However, BMW is a performance car and will most likely not be eco tuned. So in reality, yes, it may spin fast so the driver has instant potential power without having to shift. If it was tuned for economy, it may only take 40hp to cruise down the road at 60mph which leaves 22 hp left over to accelerate without shifting @1250rpm. But being a performance car instead of a eco car, it may spin at 2200rpm at 60mph generating a potential output of 108hp. This leaves 68hp of potential output that is instantly available without shifting.

*These numbers are not accurate. They are for an example only.


RE: Smoothness
By Iketh on 1/29/2011 6:38:38 PM , Rating: 1
What you say about the oil is true. There is more power being leveraged against much less piston/engine contact surfaces, not to mention there is a turbo to lube now. This increase of metal-to-metal pressure does to decrease even if the average driver runs the engine at half the RPMs as in the 6.

As for gear ratios, I'm sure BMW will make use of the torque in the lower ranges. Assuming otherwise is the same as calling BMW engineers idiots.


RE: Smoothness
By Iketh on 1/29/2011 6:54:37 PM , Rating: 2
does to increase = does not increase


RE: Smoothness
By YashBudini on 1/30/11, Rating: 0
RE: Smoothness
By Dr of crap on 1/31/2011 9:00:24 AM , Rating: 1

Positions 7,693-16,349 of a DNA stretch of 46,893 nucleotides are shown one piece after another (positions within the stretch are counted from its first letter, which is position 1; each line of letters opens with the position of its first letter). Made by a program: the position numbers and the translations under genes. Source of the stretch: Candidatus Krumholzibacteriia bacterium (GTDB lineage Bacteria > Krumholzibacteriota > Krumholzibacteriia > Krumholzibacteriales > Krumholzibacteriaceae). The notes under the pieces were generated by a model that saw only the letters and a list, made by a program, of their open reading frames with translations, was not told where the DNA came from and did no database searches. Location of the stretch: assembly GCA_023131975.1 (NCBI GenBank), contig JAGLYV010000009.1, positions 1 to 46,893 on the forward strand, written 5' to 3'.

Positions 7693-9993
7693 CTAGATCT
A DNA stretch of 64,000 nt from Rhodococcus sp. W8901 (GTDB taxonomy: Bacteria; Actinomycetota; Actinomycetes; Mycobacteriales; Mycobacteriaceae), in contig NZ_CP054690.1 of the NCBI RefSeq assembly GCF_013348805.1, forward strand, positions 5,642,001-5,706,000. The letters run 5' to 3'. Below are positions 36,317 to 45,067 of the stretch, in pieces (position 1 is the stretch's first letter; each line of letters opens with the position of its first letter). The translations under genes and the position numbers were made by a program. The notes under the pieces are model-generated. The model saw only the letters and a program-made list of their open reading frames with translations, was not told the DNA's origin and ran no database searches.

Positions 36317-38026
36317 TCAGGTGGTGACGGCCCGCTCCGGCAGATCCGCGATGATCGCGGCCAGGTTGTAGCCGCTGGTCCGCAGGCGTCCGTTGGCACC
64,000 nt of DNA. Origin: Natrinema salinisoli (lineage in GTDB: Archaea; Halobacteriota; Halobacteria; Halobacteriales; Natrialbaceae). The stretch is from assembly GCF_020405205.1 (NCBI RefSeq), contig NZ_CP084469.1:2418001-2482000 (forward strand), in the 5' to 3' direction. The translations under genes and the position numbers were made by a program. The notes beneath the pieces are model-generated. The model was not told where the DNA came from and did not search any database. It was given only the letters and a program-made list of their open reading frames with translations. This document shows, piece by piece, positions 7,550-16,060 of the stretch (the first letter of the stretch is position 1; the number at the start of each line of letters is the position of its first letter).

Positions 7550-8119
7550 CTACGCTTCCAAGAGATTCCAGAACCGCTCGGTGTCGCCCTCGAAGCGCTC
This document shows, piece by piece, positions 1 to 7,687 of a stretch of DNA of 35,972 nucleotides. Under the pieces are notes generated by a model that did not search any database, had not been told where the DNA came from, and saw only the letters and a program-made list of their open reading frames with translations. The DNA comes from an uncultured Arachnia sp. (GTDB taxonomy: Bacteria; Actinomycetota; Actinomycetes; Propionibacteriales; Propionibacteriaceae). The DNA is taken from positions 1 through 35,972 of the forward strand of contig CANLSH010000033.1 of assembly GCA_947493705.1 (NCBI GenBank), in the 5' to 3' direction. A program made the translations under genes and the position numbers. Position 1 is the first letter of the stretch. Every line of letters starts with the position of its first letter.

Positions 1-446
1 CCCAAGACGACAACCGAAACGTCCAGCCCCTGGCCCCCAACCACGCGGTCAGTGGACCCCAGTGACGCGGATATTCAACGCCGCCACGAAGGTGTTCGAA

And those two comments above are why small cars don't sell in the here!
A 4 cyclinder is fine.

Maybe if you didn't talk while driving it wouldn't be to loud for you!


RE: Smoothness
By lagomorpha on 1/29/2011 12:32:13 AM , Rating: 2
A horizontally opposed 4 is naturally balanced as well. Unless you get really creative with the exhaust system you're left with a boxer-4's rumbly uneven exhaust note but I've never met anyone with male genitalia that's complained about that.


RE: Smoothness
By Runiteshark on 1/29/2011 4:30:58 AM , Rating: 1
Flat 4's are not balanced, you're thinking of flat 6's.


RE: Smoothness
By Runiteshark on 1/29/2011 6:18:26 AM , Rating: 2
Also the rumbly exhaust is caused by subaru's unequal length headers. Any car with shit headers like that will sound "rumbly" because the exhaust pulses aren't synced up to take advantage of scavenging. This is why any guy with a built boxer sounds like every other 4 banger, because they'll replace it with either a proper exhaust manifold, or a twinscroll setup to minimize lag on a bigger turbo.